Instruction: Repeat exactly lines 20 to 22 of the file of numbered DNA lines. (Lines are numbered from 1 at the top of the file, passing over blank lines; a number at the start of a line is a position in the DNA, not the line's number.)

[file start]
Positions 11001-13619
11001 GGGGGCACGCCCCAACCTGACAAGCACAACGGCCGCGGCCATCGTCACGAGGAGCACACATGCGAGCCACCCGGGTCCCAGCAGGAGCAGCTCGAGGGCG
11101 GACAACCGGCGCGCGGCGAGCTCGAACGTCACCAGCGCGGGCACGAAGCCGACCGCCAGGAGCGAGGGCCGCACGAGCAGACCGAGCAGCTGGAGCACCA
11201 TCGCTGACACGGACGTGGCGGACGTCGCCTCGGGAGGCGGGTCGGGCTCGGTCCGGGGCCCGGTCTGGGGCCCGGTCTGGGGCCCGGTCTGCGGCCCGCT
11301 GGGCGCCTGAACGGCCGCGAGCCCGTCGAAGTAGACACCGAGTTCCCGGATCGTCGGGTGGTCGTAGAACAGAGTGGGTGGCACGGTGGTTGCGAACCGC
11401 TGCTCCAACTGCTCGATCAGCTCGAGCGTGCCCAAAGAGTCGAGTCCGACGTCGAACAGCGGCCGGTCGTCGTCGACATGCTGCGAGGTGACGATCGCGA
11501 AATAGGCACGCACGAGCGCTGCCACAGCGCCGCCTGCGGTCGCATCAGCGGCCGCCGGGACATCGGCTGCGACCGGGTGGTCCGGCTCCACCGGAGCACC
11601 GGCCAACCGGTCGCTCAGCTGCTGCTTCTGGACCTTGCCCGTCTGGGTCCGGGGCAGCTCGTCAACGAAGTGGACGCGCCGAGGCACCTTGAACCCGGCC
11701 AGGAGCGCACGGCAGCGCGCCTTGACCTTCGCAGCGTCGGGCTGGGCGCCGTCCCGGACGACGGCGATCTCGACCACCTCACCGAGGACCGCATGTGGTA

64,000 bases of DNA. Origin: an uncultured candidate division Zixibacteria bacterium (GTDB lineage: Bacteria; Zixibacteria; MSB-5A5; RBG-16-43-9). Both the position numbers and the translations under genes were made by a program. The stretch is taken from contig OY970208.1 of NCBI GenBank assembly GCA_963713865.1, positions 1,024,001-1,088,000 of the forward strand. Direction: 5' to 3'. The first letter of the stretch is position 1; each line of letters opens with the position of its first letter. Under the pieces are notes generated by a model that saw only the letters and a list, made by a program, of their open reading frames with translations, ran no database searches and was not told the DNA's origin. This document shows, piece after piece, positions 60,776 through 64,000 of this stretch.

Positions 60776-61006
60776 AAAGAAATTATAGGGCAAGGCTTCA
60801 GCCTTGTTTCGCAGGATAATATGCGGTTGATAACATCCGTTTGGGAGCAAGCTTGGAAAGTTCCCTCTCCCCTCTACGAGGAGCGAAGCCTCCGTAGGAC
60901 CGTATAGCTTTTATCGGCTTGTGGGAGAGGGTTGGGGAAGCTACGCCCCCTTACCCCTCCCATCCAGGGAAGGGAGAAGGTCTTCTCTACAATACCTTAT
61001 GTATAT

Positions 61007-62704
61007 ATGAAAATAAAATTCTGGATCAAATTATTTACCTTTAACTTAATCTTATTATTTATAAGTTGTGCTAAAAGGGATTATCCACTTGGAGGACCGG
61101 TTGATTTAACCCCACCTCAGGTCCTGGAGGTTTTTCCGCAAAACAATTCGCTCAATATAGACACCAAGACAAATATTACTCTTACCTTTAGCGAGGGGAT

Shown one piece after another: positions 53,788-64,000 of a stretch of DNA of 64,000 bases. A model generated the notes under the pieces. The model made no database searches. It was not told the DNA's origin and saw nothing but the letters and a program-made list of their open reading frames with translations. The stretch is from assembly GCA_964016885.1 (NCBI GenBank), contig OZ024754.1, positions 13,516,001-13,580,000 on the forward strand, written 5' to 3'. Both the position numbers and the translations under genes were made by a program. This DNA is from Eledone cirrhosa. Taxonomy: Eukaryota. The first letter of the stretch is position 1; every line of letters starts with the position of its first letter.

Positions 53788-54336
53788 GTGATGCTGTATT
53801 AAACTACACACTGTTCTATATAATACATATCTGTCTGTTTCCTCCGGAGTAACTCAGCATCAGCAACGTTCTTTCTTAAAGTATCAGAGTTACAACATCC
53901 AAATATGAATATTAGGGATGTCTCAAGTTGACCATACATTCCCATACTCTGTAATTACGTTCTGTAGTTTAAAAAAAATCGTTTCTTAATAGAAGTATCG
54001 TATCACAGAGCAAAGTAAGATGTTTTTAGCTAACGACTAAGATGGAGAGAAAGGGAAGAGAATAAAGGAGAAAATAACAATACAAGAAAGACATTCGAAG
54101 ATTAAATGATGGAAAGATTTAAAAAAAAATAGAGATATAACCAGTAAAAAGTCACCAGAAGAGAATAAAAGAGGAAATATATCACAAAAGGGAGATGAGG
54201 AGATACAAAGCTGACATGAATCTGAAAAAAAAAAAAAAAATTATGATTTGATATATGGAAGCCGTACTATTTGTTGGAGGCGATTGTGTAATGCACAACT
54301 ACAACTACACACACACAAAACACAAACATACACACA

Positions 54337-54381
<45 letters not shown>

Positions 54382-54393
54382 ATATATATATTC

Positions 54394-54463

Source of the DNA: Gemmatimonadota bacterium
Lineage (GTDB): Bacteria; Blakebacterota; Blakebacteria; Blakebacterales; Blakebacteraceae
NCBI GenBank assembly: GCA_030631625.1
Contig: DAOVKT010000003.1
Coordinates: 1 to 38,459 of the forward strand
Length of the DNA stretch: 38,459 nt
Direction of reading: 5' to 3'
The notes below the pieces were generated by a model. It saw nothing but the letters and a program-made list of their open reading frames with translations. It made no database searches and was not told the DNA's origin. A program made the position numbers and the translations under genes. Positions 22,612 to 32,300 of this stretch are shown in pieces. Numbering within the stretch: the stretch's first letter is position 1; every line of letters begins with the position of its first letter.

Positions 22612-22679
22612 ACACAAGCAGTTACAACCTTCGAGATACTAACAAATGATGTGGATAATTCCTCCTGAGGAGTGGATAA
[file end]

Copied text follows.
Positions 53788-54336
53788 GTGATGCTGTATT
53801 AAACTACACACTGTTCTATATAATACATATCTGTCTGTTTCCTCCGGAGTAACTCAGCATCAGCAACGTTCTTTCTTAAAGTATCAGAGTTACAACATCC